A few obscenities; murder; adultery; deception and theft.
Although the 1974 CHINATOWN was deemed a classic by many, it is almost an unknown to the majority of present-day moviegoers. Now, 16 years later, the story continues with THE TWO JAKES. Perhaps too much time has passed, for the sequel relies heavily on the original for comprehension, yet lacks the intrigue that made CHINATOWN a success.
The story of THE TWO JAKES begins 11 years after the story of CHINATOWN with matrimonial infidelity, as did CHINATOWN. It is 1948, a time of tremendous urban expansion and opportunity in Southern California. Jake Gittes, a private eye who makes a living watching infidelity, has been hired by another Jake, real-estate developer Jake Berman, to find out with whom his wife Kitty is having an affair.
Kitty Berman is, in fact, crumpling the bed sheets in the Bird of Paradise Motel with her husband’s partner, Mark Bodine, while Gittes is wiring an adjoining motel room. Suddenly, Berman breaks in on the lovers. A shot is fired, and Bodine is dead.
Police detective Lou Estabar wants the first Jake’s recorded tape as evidence against the second Jake. The second Jake’s lawyer wants the tape, too, to defend his client. An underworld boss, wanting to keep his “business” involvement with Berman hidden, also desires the tape. Finally, oil baron and wealthy tycoon Earl Rawney doesn’t care what happens, so long as his secret oil-drilling on Berman’s property stays that way.
Kitty and Jake Berman also have a secret to keep, namely that Kitty is actually Katherine Mulwray, the long-lost daughter of Evelyn Mulwray (the Faye Dunaway character from CHINATOWN). Having never gotten over his love for Evelyn, Jake is compelled to protect Kitty at any cost.
However, when Jake learns that Kitty and the second Jake schemed to murder Bodine, thereby inheriting his assets to the partnership, the first Jake is faced with a dilemma. Should he reveal the truth of Kitty’s identity and turn them in, or edit key evidence on the tape to protect Kitty?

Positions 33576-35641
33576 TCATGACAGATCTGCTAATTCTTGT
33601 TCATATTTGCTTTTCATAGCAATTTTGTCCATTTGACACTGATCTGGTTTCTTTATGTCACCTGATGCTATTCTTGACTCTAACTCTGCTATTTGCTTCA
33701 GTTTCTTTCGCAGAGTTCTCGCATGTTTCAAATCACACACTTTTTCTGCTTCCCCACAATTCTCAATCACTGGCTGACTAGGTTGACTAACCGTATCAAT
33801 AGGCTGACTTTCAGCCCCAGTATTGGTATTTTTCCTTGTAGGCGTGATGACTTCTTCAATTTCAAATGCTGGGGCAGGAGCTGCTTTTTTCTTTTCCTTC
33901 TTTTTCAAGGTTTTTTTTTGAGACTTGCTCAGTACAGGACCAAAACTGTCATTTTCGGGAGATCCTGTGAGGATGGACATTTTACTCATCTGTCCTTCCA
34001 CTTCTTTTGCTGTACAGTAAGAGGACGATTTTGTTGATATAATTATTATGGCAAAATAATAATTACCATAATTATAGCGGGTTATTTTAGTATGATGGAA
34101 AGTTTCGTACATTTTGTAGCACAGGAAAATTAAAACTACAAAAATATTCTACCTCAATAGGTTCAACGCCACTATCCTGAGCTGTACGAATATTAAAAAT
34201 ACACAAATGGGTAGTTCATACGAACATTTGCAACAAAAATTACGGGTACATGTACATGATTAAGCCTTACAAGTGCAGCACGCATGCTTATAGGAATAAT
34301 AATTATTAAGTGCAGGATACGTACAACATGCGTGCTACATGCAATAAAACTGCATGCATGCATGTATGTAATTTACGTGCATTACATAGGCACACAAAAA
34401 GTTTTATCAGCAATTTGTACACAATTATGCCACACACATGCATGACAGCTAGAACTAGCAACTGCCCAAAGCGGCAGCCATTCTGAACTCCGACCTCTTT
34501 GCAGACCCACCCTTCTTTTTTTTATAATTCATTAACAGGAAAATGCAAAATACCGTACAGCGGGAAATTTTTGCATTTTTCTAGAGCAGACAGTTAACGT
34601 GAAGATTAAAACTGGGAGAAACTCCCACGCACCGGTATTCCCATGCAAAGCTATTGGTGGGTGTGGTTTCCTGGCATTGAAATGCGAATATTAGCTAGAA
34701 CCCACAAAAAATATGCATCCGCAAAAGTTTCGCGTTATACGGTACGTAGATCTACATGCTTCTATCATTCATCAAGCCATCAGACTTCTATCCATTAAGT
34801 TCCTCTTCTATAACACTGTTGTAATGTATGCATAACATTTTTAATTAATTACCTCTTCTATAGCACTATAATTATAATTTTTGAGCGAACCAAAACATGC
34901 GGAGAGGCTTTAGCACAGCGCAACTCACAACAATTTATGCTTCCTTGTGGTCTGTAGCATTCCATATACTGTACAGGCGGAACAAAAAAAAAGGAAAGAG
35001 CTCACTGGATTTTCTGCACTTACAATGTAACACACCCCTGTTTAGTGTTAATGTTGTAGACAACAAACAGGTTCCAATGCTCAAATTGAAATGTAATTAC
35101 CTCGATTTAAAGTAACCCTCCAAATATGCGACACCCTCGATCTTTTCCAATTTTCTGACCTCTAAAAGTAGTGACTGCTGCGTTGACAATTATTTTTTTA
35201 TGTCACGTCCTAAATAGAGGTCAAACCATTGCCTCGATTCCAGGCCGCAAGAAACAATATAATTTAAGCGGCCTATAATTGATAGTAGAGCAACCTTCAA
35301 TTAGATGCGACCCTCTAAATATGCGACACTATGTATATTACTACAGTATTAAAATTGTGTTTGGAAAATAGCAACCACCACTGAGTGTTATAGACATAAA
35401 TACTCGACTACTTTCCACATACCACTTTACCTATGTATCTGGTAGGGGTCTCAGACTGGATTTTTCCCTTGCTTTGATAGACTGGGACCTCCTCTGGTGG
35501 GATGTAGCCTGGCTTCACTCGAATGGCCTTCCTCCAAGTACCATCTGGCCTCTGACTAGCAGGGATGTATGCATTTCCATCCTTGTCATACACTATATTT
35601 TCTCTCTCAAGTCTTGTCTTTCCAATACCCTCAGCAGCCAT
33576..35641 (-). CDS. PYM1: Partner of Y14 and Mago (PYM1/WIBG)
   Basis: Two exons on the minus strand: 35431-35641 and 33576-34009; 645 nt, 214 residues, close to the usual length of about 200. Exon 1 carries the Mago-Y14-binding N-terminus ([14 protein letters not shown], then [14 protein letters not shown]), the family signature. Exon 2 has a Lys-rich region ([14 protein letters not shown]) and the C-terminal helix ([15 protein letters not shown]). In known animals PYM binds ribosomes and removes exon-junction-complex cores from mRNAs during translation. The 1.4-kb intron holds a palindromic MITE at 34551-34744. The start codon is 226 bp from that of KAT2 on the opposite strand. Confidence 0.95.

Jake chooses the latter, and, when he discovers that the second Jake is dying anyway of an incurable disease, he deems that to be a just and fitting sentence for his deed. Kitty is thereby not implicated, and Jake fulfills his promise to Kitty’s beloved mother to protect Katherine as long as he lives.
A rather slow and complicated film, THE TWO JAKES would be more appreciated if it were scripted without reference to CHINATOWN. Still, Jack Nicholson reprises his role successfully. He also turns in an admirable performance in directing a very intricate story — a story that relies more on a creatively-written plot to produce a mildly entertaining mystery, but without an abundance of violence or foul language.
Not that the film is not without its faults. Jake’s decision to protect Evelyn’s daughter from prosecution on a murder charge is morally wrong. So is his tampering with evidence. It compromises a judicial system that’s designed to arrive at the truth, which Jake deceives for his own selfish reasons.
Yet, Jake gets away with it. That this type of action won’t hurt society is a sad commentary on how some movies serve to undermine the criminal justice system. As if this weren’t enough, the second Jake is acquitted, and, aware of his imminent death, arranges a fraudulent suicide death so that his “beloved” adulterous wife Kitty can collect the insurance.
Apparently, this “sacrifice” on the part of the second Jake is glorified as a noble thing to do. Well, murder, deceit, theft, and adultery are never glorified in God’s eyes, and God help the society that believes there is no retribution for such evil behavior. Though Jake and Kitty seemingly live happily ever after, God’s judgment for their actions is certain. The premise that rewards come to shrewd and devious people is truly horrifying.
RECOMMENDED ACTION: Please address your comments to:
Mr. Frank G. Mancuso
5555 Melrose Avenue
Los Angeles, CA 90038-3197